Philippines: Mobile TV still in limbo

Local carrier Smart Communications has not earned any revenue from its mobile TV service because the government has yet to issue policy guidelines on the technology.
Written by Melvin G. Calimag, Contributor

PHILIPPINES--Almost a year since local carrier Smart Communications launched its mobile TV service in the country, the company has yet to earn a single centavo from the millions of pesos of investments it spent on building the infrastructure needed to support the new technology.

The reason: the government has yet to issue its policy guidelines on the implementation of mobile TV in the Philippines.

The National Telecommunications Commission (NTC), the regulatory body in charge of establishing the guidelines, is not ready to release the document because it has yet to draft a governing regulation on the use of digital terrestrial television, which covers mobile TV.

The absence of these documents has left the PLDT-owned mobile operator little choice but to allow the public use of the service for free, said Ramon Isberto, head of public affairs department of Smart Communication, in a phone interview with ZDNet Asia. The service has been offered free for the past eleven months, Isberto said.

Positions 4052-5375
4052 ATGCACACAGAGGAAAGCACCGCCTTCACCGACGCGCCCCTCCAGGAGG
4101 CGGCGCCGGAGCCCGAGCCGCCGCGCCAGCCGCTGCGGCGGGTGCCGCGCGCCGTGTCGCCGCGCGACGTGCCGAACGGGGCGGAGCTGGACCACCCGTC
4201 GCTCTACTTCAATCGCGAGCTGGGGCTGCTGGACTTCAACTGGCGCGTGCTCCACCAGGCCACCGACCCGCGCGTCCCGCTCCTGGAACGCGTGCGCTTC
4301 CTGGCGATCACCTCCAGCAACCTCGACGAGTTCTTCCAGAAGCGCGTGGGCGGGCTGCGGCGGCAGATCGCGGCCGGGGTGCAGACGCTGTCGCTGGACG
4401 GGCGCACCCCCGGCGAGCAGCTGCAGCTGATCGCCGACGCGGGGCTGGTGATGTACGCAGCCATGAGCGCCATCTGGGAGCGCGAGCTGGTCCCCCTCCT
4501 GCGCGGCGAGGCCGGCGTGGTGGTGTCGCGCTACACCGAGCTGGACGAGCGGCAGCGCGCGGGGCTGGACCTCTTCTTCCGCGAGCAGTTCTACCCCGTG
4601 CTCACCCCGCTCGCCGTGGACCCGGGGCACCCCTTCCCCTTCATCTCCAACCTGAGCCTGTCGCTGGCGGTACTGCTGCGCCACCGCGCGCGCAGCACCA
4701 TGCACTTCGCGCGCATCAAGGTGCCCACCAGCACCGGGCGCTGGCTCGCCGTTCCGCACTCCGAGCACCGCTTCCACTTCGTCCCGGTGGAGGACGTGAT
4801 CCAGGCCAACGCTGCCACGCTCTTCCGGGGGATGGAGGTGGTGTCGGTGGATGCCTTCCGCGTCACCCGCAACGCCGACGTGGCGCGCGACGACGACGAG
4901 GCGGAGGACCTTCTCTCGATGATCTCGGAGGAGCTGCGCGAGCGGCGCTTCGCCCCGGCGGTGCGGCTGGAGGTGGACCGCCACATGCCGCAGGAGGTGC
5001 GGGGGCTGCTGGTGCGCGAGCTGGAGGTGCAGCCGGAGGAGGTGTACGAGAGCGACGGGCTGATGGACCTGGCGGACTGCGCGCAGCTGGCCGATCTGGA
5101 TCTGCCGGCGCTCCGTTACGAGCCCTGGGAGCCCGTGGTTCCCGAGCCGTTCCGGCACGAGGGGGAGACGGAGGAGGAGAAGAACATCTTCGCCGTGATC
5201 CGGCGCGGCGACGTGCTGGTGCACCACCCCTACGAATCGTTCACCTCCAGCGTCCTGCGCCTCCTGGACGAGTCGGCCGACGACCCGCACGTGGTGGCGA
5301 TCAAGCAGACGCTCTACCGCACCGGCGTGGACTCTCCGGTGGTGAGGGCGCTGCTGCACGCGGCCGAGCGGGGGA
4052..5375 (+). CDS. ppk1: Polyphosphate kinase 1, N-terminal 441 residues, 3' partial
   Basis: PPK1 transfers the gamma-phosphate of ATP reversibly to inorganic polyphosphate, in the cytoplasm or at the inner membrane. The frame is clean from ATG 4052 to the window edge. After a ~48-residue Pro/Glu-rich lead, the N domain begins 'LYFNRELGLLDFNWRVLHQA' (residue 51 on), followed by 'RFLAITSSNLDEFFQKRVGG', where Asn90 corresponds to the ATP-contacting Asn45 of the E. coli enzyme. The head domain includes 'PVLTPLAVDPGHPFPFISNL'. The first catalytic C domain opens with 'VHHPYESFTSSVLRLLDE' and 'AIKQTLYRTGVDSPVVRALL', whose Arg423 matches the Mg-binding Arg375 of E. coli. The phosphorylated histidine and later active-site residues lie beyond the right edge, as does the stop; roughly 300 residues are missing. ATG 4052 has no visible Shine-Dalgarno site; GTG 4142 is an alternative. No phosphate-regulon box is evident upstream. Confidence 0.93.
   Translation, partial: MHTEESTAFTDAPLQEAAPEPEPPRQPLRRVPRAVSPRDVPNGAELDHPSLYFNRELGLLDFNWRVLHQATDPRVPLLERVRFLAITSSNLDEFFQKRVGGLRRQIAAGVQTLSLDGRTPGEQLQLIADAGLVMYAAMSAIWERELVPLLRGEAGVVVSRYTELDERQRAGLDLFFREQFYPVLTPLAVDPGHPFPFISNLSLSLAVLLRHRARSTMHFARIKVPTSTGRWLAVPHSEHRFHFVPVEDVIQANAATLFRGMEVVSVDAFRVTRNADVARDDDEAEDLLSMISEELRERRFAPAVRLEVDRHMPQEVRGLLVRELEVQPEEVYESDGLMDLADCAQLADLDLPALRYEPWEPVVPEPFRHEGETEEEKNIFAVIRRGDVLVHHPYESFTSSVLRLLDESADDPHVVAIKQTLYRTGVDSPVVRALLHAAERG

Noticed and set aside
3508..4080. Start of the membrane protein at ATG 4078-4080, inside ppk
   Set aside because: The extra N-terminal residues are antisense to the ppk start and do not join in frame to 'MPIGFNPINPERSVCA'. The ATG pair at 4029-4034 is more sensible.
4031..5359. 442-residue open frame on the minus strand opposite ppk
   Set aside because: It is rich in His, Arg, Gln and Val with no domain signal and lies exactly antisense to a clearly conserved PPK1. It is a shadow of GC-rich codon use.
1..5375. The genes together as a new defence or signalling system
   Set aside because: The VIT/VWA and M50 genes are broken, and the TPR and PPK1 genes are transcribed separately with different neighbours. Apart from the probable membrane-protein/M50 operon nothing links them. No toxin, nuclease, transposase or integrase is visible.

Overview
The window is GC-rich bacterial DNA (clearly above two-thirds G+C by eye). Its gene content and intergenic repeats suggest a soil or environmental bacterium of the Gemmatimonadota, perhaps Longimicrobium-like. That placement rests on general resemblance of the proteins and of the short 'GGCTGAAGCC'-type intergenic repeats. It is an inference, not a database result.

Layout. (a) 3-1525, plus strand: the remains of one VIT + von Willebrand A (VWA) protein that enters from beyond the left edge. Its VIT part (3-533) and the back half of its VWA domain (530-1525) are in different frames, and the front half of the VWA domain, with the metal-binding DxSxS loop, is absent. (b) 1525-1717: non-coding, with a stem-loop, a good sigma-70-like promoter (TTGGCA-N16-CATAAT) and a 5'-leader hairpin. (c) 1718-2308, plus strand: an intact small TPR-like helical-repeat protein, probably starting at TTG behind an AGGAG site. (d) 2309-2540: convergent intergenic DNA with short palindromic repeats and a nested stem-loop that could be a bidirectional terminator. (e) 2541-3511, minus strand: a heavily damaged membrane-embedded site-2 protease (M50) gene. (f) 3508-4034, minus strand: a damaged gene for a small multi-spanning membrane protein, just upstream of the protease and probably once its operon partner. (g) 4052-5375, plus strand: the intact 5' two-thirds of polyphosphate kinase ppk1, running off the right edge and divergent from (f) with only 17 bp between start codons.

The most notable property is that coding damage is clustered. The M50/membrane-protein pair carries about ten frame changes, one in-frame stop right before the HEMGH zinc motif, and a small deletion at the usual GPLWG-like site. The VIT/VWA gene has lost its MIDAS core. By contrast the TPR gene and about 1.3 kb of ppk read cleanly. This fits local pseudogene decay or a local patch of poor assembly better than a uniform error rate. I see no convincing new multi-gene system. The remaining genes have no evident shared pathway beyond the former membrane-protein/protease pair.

Benedict Ferrer, research manager at analyst firm XMG, said in an e-mail interview: "The lack of knowledge and consultation across the industry, from users to the service providers, is blocking the government from moving forward and delivering appropriate policies and procedures to govern mobile TV applications."

Jesus "JJ" Disini, president of the Internet and Society Program at the University of the Philippines (UP) College of Law, believes the NTC is in no hurry to embrace mobile TV because there is insufficient market demand in the country to make it a success.

"I don't think regulatory policies will affect mobile TV," said Disini in an email interview.

He explained that the biggest hindrance for mobile TV in the Philippines would be licensing issues, since content providers would require royalty fees before their channels are re-broadcast into mobile phones.

Disini said: "This limits the scope of mobile TV entertainment, and until it can expand to rival cable TV, there's not enough justification to subscribe to the service.

"You also have to consider that other forms of information are available through your phone, either through SMS, MMS, GPRS or the Internet," he said.

As such, after hurdling through regulatory issues, Disini said Smart will face another challenge to recoup its investments--to offer a value proposition that is compelling enough for users to adopt mobile TV services.

Melvin G. Calimag is a freelance IT writer based in the Philippines.

Editorial standards